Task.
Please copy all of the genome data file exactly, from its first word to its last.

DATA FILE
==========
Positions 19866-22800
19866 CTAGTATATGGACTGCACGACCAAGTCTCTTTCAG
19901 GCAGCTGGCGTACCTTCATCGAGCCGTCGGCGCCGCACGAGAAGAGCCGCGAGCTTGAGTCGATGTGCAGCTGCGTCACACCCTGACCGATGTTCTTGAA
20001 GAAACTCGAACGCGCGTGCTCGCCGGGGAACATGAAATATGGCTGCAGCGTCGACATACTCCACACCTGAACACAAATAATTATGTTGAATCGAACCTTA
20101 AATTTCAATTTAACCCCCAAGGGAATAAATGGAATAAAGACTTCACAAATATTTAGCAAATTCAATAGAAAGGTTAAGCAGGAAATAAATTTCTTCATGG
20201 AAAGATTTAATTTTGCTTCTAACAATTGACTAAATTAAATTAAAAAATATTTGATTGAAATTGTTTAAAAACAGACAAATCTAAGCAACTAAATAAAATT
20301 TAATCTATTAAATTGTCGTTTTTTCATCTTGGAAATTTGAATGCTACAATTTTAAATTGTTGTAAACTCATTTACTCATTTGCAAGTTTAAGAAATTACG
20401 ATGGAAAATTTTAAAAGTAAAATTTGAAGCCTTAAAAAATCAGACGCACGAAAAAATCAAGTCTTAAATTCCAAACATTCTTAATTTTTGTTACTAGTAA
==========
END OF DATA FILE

Positions 19866-22800
19866 CTAGTATATGGACTGCACGACCAAGTCTCTTTCAG
19901 GCAGCTGGCGTACCTTCATCGAGCCGTCGGCGCCGCACGAGAAGAGCCGCGAGCTTGAGTCGATGTGCAGCTGCGTCACACCCTGACCGATGTTCTTGAA
20001 GAAACTCGAACGCGCGTGCTCGCCGGGGAACATGAAATATGGCTGCAGCGTCGACATACTCCACACCTGAACACAAATAATTATGTTGAATCGAACCTTA
20101 AATTTCAATTTAACCCCCAAGGGAATAAATGGAATAAAGACTTCACAAATATTTAGCAAATTCAATAGAAAGGTTAAGCAGGAAATAAATTTCTTCATGG
20201 AAAGATTTAATTTTGCTTCTAACAATTGACTAAATTAAATTAAAAAATATTTGATTGAAATTGTTTAAAAACAGACAAATCTAAGCAACTAAATAAAATT
20301 TAATCTATTAAATTGTCGTTTTTTCATCTTGGAAATTTGAATGCTACAATTTTAAATTGTTGTAAACTCATTTACTCATTTGCAAGTTTAAGAAATTACG
20401 ATGGAAAATTTTAAAAGTAAAATTTGAAGCCTTAAAAAATCAGACGCACGAAAAAATCAAGTCTTAAATTCCAAACATTCTTAATTTTTGTTACTAGTAA